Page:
MP’s in parliament were bribed to leave their own caucus, bribed with baubles of Cabinet office if they left the NZ First party caucus.

                      This has nothing to do with MMP, but everything to do with the waka jumping legislation.

                      If people trusted National not to do the same thing again, it would not have been passed in 2001 (sunset 2005) and 2018.

                    • shadrach

                      I know what you are referring to, but you seem to be re-writing history. The reason NZF splintered was far more complex, and to a significant degree had it’s genesis in Winston Peter’s decision to go with National after the 1996 election, having campaigned so strongly to remove them.

                      “This has nothing to do with MMP…”
                      It has everything to do with MMP. The 1996 election was an MMP election. As the term of that government progressed, NZF became increasingly unstable, and with it the government. National seized on that instability to do the deals with selected NZF MP’s you describe as bribery.

                      “…but everything to do with the waka jumping legislation. ”
                      The waka jumping legislation is nothing more than a large rat Labour is having to swallow as part of the price of power. It is itself an act of bribery.

                      “If people trusted National not to do the same thing again, it would not have been passed in 2001 (sunset 2005) and 2018.”
                      I don’t trust any political party to stay the course on it’s commitments, which is why the ability if MP’s to hold their party accountable is important. At the outside, the individual MP’s decision is put to test within 3 years.

        • Draco T Bastard 8.1.1.2

          It is completely justifiable which is why ~80% of the population want it. Most people remember the shambles of the 1996 National/NZ1st government and how National enticed NZ1st MPs to drop being NZ1st MPs to prop up the illegitimate National government after the collapse of the coalition.

          • shadrach 8.1.1.2.1

            “It is completely justifiable which is why ~80% of the population want it. ”
            Based on? The last poll I saw on the issue was in 2013.

            • Draco T Bastard 8.1.1.2.1.1

              Yeah, that one.

              There hasn’r been one since. I suspect that the support for it is not what the oligarchy like and so they hide it.

              If we had actual democracy this would have been put to referendum but with support in the electorate like that there’s no way that was going to happen despite it being part of our governance. Think about that. There was supposed to be a referendum on the re-organisation of Auckland into the Suershitty but National removed that requirement so that they could force it through against the wishes of Aucklanders.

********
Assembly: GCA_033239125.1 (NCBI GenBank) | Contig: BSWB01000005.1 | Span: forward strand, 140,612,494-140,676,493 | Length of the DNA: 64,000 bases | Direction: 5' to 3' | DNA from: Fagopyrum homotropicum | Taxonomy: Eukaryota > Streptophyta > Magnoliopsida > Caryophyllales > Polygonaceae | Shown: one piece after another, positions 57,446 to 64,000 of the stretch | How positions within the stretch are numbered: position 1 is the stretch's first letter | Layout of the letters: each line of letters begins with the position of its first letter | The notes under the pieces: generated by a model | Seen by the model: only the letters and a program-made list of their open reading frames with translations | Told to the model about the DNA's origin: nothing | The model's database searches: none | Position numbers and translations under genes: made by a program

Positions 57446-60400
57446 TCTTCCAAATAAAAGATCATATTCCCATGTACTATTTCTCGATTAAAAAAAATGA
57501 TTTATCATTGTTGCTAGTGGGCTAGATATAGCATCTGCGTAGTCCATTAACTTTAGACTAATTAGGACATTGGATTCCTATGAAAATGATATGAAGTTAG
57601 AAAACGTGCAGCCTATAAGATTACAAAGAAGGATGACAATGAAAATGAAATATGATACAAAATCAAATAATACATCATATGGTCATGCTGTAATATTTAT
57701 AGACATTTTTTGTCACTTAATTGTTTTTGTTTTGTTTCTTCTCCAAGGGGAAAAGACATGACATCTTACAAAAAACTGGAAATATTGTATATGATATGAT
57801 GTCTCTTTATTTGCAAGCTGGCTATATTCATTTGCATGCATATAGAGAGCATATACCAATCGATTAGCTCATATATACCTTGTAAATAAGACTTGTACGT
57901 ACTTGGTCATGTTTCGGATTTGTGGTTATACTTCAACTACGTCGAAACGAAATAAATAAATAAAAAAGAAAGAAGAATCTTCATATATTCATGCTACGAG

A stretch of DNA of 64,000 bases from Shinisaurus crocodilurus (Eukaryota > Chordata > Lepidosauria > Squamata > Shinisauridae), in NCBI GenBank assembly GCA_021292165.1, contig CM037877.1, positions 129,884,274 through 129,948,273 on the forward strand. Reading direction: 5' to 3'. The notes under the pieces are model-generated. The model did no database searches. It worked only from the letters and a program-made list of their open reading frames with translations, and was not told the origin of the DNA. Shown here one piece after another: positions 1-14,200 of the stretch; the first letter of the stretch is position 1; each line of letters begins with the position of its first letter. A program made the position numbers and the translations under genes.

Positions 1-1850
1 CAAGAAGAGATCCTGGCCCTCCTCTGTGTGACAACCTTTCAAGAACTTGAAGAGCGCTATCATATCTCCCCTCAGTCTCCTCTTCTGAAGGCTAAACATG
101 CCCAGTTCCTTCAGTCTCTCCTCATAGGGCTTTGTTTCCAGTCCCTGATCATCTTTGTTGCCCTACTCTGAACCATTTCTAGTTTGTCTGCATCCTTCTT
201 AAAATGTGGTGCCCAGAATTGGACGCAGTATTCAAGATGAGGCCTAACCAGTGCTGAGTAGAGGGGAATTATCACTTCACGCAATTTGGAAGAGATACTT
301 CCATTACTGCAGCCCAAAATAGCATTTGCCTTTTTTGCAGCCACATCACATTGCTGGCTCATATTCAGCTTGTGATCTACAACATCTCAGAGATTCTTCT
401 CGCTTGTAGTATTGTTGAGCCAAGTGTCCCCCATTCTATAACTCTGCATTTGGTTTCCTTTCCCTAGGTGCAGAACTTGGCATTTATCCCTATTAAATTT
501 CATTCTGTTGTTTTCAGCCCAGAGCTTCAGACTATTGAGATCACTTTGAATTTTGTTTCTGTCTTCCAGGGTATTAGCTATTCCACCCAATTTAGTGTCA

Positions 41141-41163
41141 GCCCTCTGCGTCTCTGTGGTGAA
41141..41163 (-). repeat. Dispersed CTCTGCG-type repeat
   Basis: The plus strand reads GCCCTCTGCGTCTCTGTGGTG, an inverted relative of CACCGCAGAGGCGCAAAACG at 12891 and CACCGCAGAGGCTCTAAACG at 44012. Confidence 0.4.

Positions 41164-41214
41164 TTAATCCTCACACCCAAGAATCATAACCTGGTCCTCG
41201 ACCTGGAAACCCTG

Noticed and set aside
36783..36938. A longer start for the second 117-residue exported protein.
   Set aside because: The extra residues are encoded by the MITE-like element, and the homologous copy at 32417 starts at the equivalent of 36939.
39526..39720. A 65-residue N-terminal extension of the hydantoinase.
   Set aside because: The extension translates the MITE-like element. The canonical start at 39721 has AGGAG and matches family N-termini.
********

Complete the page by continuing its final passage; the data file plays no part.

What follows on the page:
• shadrach

                A five year old poll is not particularly useful, which is why I thought maybe you ad something more recent.

                Re the supercity – the idea had merit (just), the implementation sucked. And the blame for that rests with Auckland mayors and the National government, who should fixed the mess Brown (in particular) created.

                • Draco T Bastard

                  Re the supercity – the idea had merit (just), the implementation sucked.

                  True and all National had to do to get it right was to follow the findings of the royal inquiry into it. Instead they invented all sorts of BS and invented it far too fast. The blame for all the expense blow outs after that was entirely down to National and Act who passed the stupid legislation and tried to put the whole thing in place far too fast.

                  My point though was that the entire idea of the super-city was supposed to have been put to a referendum. That was in law and, IIRC, it was even entrenched law but National and Act decided that they knew better and repealed that law so that they could force it on us.

                  In other words, National and Act over-rode our democracy so as to put in place their failed dreams.

                  • shadrach

                    I’m not going to argue with your main points, but the role of Brown (and to a lesser degree Goff) in the poor outcome that is the super-city cannot be understated. Yes the model was flawed, but a capable mayor would have reined in spending and driven the cities priorities around core activities.

                    • Draco T Bastard

                      I’m pretty sure a mayor doesn’t have that power. They can suggest and guide to some degree but that’s about it. The managerialism that we’ve had for the last two to three decades has left the running of government departments in the hands of the unelected bureaucrats. That applies to both local and national government.

                    • shadrach

                      I don’t disagree about the power of ‘unelected bureaucrats’, but the Mayor of Auckland does have considerable power, and most certainly could have steered the implementation of the super-city better than was the case. The CEO of Auckland City reports to the Council, which is chaired by the Mayor. The establishment of the supercity has not achieved the promised economies of scale, but it has led to a huge managerial class, a loss of democracy, and stagnation in a number of council core services.